There was a time when every tool was powered by electricity or good old fashioned elbow grease. Well, those days are long gone thanks to the rise or portable power tools and Li-ion batteries.
By design, cordless drills are safer as there is no cord to trip over and you don’t have to worry about frayed wires. That’s something that happens to the best of tools over time, especially when those cords are coiled.
There are still several things to consider when it comes to drill safety, however, and we’re going to briefly go over a few of the finer points.
Are Li-ion batteries safe?
Li-ion batteries are quite safe if you treat them properly. That means you need to heed the directions included with your drill and don’t use aftermarket batteries or cheap replacements.
Failure is a word you hear more often than not with Li-ion batteries, and while it’s a scary word, we know one that’s scarier.
That word would be “fire” which is what can happen when a battery does not fail intentionally.
Li-ion batteries are designed to fail on purpose if something goes wrong, which can keep something worse from happening.
The battery that comes with your drill is tuned for it, so buying something that is not an OEM replacement could be a mistake.
How to use the battery safely
As mentioned, Li-ion batteries are safe as long as you don’t decide to drive nails with one or use it for juggling practice. While there is no need to be fearful, there are some tips to keep in mind when using or charging your battery.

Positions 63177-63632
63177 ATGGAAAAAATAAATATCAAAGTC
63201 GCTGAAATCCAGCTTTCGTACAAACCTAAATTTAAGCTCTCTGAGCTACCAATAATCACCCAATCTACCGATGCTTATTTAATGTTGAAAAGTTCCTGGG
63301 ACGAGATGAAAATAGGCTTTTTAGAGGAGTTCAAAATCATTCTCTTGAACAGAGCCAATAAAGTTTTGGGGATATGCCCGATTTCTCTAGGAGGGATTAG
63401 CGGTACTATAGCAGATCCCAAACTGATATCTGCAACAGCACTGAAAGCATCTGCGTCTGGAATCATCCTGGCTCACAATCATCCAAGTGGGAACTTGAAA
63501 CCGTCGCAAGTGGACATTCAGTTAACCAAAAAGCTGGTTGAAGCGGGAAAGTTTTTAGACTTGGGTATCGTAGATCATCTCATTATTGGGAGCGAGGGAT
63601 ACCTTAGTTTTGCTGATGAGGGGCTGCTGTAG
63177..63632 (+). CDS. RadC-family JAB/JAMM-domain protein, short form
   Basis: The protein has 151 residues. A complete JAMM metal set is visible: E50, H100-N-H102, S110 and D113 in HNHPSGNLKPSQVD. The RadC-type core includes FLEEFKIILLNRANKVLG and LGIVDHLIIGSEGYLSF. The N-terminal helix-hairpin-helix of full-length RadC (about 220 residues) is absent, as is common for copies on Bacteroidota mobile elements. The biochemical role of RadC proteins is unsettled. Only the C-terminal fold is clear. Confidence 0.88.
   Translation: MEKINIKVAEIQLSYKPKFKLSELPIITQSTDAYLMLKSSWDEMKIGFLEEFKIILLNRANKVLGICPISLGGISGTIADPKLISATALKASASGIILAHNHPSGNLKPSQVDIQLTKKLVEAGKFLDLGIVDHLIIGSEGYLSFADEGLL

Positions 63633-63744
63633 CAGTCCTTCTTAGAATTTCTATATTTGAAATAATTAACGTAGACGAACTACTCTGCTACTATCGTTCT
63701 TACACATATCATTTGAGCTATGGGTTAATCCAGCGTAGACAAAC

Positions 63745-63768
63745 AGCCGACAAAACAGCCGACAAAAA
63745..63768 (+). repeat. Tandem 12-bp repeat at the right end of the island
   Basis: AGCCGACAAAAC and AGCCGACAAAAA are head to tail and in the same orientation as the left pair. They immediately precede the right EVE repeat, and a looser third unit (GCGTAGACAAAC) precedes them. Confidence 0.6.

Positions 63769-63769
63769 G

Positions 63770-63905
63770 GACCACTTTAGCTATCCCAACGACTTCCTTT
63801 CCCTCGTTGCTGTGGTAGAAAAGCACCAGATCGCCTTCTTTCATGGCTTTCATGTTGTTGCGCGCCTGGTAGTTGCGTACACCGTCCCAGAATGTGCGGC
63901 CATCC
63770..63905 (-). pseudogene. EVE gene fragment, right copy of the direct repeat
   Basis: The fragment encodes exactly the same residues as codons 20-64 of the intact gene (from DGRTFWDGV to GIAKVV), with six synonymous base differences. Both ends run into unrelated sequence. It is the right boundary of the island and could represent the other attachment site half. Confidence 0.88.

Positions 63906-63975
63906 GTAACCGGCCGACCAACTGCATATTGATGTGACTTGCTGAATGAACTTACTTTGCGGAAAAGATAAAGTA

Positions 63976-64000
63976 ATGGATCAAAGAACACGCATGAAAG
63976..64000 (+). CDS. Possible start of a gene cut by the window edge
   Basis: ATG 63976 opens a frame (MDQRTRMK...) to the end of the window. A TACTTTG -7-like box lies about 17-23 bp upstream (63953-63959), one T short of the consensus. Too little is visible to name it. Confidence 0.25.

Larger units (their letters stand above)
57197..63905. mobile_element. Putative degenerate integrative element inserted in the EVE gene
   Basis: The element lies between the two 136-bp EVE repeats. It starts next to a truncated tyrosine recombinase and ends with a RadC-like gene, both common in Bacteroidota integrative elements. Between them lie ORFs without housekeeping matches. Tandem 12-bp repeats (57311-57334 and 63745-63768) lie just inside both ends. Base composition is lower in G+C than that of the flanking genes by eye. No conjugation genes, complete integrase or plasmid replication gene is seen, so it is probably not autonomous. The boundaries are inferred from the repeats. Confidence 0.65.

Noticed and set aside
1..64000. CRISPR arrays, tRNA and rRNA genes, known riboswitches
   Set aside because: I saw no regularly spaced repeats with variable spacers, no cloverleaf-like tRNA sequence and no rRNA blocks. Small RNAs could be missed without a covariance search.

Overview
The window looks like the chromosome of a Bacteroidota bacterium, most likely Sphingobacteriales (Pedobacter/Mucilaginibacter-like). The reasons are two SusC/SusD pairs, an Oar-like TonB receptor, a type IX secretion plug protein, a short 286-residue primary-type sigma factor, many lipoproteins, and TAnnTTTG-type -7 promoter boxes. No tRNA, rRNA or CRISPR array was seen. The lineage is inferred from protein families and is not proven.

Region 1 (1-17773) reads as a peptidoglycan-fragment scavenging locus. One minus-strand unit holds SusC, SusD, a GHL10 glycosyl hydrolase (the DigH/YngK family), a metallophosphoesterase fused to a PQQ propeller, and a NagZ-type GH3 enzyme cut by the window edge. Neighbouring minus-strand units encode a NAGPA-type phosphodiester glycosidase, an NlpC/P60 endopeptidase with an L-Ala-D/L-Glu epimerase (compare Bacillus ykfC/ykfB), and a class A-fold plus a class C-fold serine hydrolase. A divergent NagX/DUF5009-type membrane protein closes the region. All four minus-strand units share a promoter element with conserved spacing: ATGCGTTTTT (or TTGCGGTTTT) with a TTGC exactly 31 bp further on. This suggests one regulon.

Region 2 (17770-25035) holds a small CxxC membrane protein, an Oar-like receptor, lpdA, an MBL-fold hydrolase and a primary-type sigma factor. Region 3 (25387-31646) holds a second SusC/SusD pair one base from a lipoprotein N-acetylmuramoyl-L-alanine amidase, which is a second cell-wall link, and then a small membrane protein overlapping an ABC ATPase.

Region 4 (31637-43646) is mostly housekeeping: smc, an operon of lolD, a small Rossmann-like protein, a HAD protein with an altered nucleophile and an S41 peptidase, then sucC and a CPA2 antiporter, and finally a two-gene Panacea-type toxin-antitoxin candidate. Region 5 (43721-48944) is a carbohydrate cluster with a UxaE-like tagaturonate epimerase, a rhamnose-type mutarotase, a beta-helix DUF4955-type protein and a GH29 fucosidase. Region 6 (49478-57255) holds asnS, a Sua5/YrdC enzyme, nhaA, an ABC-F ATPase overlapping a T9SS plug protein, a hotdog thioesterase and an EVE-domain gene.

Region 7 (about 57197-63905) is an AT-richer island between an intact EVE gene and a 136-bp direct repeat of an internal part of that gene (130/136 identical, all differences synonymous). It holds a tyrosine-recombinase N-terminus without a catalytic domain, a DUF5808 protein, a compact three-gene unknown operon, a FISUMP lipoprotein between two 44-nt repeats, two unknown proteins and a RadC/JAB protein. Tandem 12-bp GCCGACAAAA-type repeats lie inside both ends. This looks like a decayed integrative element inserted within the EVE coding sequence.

If you ever feel that your battery is too hot while you’re drilling, pull it out and give it a break. The same goes for charging as well. If you have the battery on the charger and it feels “too hot” pull it out as it could be a sign of overheating.
Always use the charger intended for the drill battery – there are no substitutes. In other words, don’t get cute and try to recharge your drill from an unstable power source. You could find yourself buying a new battery sooner than later.
Another tip is to charge and store your batteries in a cool, dry place. We don’t mean sub-zero, but “normal” conditions as it’s easier on the battery. When it’s warm outside, it’s also easier to recharge.
On the other hand, extreme cold can be tough on a Li-ion battery, and it will slow down charging rates. Keep this in mind if you work in cold weather and charge your tools up indoors, not outside.
General cordless drill safety tips
By far, the best tip when you can give you when it comes to drill safety is to wear eye protection. It’s one of the simplest things you can do, but also one of the easiest things to forget.
Pay attention to your sleeves and clothing as well. Loose fitting clothes can be comfortable, but if a loose strand gets caught in your drill, you’ll soon find yourself in a pinch – literally.
While common sense, pay attention to your hands and keep them out of the way. It may be quicker to hold onto the item you are trying to drill, but it’s not necessarily safer. Pilot holes and clamps can save you a lot of headaches and potential trips to the ER.
Mechanics gloves are a great option if you want some hand protection and need a nice, tight-fitting glove. They can also be a necessity if you’re working with materials that produce heat.
Would you put your finger on a hot stove? Obviously not, and the same applies to drill bits.
If you’ve been drilling through steel for a full minute, you’re going to get a nasty surprise when you pull that bit out with your fingers. Blistered fingers can quickly ruin your day in the woodshop or garage.
They aren’t nearly as fearsome as a skill or table saw, and something you can use for a wide variety of projects. As long as you keep a few simple safety tips in mind, you will become an expert with your new drill in no time.